China's blue-chip stock index hit six-month highs on Thursday morning, with investor sentiment boosted by the yuan's recent strength, signs of improved liquidity in the financial system and bullish May trade data.
China’s blue-chip stock index hit six-month highs on Thursday morning, with investor sentiment boosted by the yuan’s recent strength, signs of improved liquidity in the financial system and bullish May trade data. The market was also bolstered by Beijing’s commitment to further reduce cost burdens on companies, and growing expectations that index publisher MSCI will decide to include Chinese A shares into its benchmark on June 20.
The blue-chip CSI300 index rose 0.5 percent, to 3,549.65 points by the lunch break, its best level since early December, while the Shanghai Composite Index gained 0.1 percent, to 3,144.81 points. The market responded positively to China’s foreign exchange reserves data published on Wednesday showing reserves rose in May for a fourth consecutive month and by more than markets had expected.
Analysts expect foreign reserves to increase further as cross-border capital flows stabilise and as the yuan has sharply rebounded against the U.S. dollar. During China’s midday break, trade data showed stronger-than-anticipated exports and imports for May despite falling commodity prices, suggesting the economy is holding up better than expected.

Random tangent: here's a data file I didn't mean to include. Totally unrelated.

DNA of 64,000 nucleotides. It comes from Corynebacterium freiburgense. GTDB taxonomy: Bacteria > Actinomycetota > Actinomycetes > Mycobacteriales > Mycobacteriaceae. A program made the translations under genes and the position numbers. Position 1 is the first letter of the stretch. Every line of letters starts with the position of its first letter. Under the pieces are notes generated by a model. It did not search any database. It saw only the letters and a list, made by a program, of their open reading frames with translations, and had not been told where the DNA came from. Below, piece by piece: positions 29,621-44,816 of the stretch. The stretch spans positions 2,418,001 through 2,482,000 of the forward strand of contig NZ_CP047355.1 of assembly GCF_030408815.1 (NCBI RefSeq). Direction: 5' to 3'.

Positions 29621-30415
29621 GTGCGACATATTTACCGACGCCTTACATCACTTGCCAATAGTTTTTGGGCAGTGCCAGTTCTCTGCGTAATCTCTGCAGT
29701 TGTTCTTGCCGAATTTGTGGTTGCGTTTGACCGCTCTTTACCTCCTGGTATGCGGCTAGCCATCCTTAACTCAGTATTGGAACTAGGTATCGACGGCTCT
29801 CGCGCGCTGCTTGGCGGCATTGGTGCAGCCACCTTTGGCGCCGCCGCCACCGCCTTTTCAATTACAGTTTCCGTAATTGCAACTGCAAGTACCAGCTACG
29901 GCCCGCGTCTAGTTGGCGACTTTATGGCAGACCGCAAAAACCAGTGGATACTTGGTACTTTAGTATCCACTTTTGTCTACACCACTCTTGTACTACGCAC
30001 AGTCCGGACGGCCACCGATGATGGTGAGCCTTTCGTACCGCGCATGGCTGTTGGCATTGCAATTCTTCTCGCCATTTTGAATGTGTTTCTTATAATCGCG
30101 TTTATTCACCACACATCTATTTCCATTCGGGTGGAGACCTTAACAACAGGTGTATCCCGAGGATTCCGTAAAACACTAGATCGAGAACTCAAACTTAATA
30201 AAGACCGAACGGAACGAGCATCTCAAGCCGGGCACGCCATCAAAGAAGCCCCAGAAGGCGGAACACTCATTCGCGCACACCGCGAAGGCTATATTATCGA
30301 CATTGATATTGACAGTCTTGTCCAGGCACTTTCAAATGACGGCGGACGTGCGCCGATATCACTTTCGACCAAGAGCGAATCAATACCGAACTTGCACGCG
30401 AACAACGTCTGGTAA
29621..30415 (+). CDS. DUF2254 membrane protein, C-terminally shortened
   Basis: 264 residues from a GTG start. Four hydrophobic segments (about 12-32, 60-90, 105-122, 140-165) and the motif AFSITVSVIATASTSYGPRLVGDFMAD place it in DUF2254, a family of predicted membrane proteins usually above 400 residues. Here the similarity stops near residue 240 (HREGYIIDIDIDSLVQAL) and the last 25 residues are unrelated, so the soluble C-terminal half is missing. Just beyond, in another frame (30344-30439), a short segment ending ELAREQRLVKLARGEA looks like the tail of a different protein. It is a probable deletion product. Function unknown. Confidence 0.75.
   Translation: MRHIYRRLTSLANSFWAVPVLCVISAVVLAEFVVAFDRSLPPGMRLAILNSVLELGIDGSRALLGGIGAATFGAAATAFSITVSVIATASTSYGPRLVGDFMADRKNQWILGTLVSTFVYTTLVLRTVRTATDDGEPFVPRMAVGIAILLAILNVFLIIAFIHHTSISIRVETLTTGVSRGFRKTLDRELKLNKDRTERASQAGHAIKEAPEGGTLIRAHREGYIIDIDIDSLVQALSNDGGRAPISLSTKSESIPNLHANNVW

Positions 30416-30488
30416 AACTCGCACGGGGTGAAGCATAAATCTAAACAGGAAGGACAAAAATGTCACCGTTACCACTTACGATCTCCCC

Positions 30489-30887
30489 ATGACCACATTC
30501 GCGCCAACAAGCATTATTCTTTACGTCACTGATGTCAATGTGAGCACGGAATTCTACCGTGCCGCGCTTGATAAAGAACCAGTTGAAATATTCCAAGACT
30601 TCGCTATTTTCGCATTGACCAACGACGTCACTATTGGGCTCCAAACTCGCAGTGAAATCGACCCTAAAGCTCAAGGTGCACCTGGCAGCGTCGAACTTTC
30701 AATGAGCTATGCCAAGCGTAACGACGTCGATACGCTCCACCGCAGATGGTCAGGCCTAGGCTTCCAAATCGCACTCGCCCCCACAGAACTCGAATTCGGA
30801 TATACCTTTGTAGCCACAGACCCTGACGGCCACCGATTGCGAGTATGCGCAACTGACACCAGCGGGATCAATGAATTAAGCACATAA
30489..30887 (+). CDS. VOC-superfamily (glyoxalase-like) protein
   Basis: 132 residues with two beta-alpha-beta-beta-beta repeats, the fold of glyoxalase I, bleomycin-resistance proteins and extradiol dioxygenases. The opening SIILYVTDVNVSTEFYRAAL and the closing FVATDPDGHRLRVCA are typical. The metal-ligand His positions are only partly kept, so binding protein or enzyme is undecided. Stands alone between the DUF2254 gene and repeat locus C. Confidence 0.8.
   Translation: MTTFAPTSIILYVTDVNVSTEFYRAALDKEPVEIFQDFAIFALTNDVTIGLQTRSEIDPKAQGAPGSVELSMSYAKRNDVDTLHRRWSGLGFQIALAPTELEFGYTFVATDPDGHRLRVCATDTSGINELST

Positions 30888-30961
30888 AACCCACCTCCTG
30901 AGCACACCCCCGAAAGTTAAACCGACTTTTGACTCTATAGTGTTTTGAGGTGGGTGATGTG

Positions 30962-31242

Brokerage Lianchu Securities also attributed the market rebound to signs that “the central bank has intentionally moved to stabilise market expectations,” by injecting more liquidity into the banking system. Most sectors rose on Thursday, with transport and health care stocks among the biggest gainers. Chinese garment maker Youngor Group jumped more than 5 percent, after the company said China’s state-owned margin lender had increased holdings in the company.
CAUTION IN HONG KONG
Hong Kong stocks hovered near 23-month highs, as investors became increasingly cautious ahead of a slew of key global events in the coming week. Both the Hang Seng index and the Hong Kong China Enterprises Index added 0.2 percent, to 26,027.44 points, and 10,636.90, respectively.
Investors are bracing for any surprises from the UK general elections, the European Central Bank’s policy meeting and congressional testimony from ex-FBI director James Comey who was fired by President Donald Trump last month.